Florence Nightingale was born on May 12, 1820 in Florence, Italy. She came from a wealthy family. As a child she had a vivid imagination, was considered a dreamer and often dreamed of helping others. Nightingale was well educated, a benefit of her family s wealth and her fathers belief in education, even for women. She studied all of the basic subjects, such as history, math, philosophy, science, music and art. She also learned five different languages. At a very young age she discovered her passion for mathematics. This was not considered an important subject for women so Nightingale had to beg her parents to let her study mathematics.
Her desire to help others was put into practice at a young age. She started out by caring for sick animals and was soon caring for the servants in the household. Her family traveled all over the world and Nightingale took this opportunity to further educate herself. When she traveled she would secretly go out and visit hospitals. She kept extensive notes on all the hospitals. She took notes on management, hygiene, wards and doctors. She kept pursuing her desire to become a nurse even though her parents opposed the idea. Nursing in the nineteenth century was not considered a reputable career. Nurses did not have any training and hospitals were unsanitary places where the poor went to die. Her parents finally gave in and Nightingale was allowed to go to Kaiserswerth, a nursing school in Germany.
(Aguirre, 1). Motherhood was the ultimate goal for every woman. Women were supposed to be concerned with feminine characteristics, roles and functions of family life. The ideal women in Victorian society were obedient, submissive and dependent on their husbands. Women who were not married were viewed as societal outcasts and not feminine.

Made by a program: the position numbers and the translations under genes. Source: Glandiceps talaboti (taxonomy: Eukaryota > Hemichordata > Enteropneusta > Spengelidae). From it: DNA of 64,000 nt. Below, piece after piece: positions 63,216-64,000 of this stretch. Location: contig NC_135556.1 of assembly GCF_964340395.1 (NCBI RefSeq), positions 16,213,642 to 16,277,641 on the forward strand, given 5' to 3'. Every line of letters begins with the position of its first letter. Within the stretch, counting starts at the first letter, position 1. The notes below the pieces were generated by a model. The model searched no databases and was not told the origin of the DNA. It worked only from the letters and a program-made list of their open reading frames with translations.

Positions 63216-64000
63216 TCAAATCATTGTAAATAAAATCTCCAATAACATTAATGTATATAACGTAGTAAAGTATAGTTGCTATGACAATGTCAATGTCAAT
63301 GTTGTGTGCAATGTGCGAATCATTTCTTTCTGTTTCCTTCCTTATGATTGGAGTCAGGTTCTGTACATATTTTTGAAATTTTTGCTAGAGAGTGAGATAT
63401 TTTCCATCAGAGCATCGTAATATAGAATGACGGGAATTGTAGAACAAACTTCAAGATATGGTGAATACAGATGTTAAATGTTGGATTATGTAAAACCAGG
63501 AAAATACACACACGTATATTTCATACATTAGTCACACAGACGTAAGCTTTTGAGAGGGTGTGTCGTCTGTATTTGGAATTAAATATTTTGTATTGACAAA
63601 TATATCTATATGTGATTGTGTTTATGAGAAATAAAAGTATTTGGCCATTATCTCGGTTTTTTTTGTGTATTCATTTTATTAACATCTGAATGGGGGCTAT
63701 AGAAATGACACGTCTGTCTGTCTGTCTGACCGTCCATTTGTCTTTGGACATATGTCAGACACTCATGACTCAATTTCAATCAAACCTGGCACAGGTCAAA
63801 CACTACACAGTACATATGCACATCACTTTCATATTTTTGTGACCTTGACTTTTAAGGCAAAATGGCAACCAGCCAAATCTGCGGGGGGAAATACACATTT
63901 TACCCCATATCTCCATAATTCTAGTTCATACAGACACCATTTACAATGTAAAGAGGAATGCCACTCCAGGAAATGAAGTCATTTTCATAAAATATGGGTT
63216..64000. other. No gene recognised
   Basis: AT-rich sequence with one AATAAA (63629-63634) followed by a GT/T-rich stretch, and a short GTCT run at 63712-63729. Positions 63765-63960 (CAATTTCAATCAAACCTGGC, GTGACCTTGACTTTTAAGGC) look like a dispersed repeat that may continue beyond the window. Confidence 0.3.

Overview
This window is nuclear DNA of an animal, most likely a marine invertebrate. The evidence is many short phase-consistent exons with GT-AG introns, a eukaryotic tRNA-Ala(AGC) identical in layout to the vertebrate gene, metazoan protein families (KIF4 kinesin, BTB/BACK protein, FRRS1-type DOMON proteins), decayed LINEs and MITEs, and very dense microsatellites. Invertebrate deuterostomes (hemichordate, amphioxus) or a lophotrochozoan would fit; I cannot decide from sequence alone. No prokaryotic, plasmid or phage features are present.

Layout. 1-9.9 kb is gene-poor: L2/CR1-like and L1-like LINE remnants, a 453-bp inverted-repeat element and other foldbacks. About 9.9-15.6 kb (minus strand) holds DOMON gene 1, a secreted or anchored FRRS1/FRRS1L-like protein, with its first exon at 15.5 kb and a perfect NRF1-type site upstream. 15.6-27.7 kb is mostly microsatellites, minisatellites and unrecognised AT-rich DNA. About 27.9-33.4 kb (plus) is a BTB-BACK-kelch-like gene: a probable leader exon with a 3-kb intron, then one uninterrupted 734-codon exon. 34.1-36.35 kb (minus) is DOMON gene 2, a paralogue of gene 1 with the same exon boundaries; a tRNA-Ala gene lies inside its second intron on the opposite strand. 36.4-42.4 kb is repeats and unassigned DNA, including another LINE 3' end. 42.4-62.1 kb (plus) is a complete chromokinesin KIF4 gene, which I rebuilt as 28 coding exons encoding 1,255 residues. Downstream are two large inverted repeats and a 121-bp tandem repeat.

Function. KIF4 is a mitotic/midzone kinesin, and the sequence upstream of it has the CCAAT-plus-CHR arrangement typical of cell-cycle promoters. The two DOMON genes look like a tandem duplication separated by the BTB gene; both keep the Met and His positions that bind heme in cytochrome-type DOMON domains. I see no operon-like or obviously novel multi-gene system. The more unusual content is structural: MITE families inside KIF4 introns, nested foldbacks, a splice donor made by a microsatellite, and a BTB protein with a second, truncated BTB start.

Nightingale did not fit society s image of womanhood. She was ambitious and sought a career rather than marriage in an era where it was desirable for women to be subservient to her husband and avoid occupational ambitions (Olson, 1). Nightingale had many marriage opportunities. She was wealthy and beautiful but her beliefs prevented any form of long term marriage relationship. She stated, I could not satisfy my nature by spending a life with him in making society and arranging domestic things .not being able to seize the chance of forming for myself a true and rich life would seem to me like suicide ( Huxley, 41). Her studies in philosophy included Plato, Rousseau, D. Stewart, and Descartes. These philosophers helped to form her beliefs of society and her duty to the truth. These beliefs are reflected in her hospital reforms and nursing notes. Her love of math was well applied and would serve her well when lobbying for reforms in health care.
Nightingale was an innovative and persuasive leader who single-handedly invented modern nursing, which broadened women s roles in society. She is most remembered for her work during the Crimean War. Sir Sidney Herbert, one of her friends from the War Office, asked her to assist in a hospital in the Crimean. The Crimean War occurred during 1853-1856. When Nightingale arrived at the Barrack hospital in Scutari she found the most disgusting sight that she had ever seen. The hospital walls and floors looked like they had never been cleaned. There was no supplies, running water, latrines, basins, soap and they lacked most ordinary drugs. There were no utensils and the men ate one meal a day, if food was available, with their hands. Wounded men were placed on the dirty floor, resulting in even higher deaths.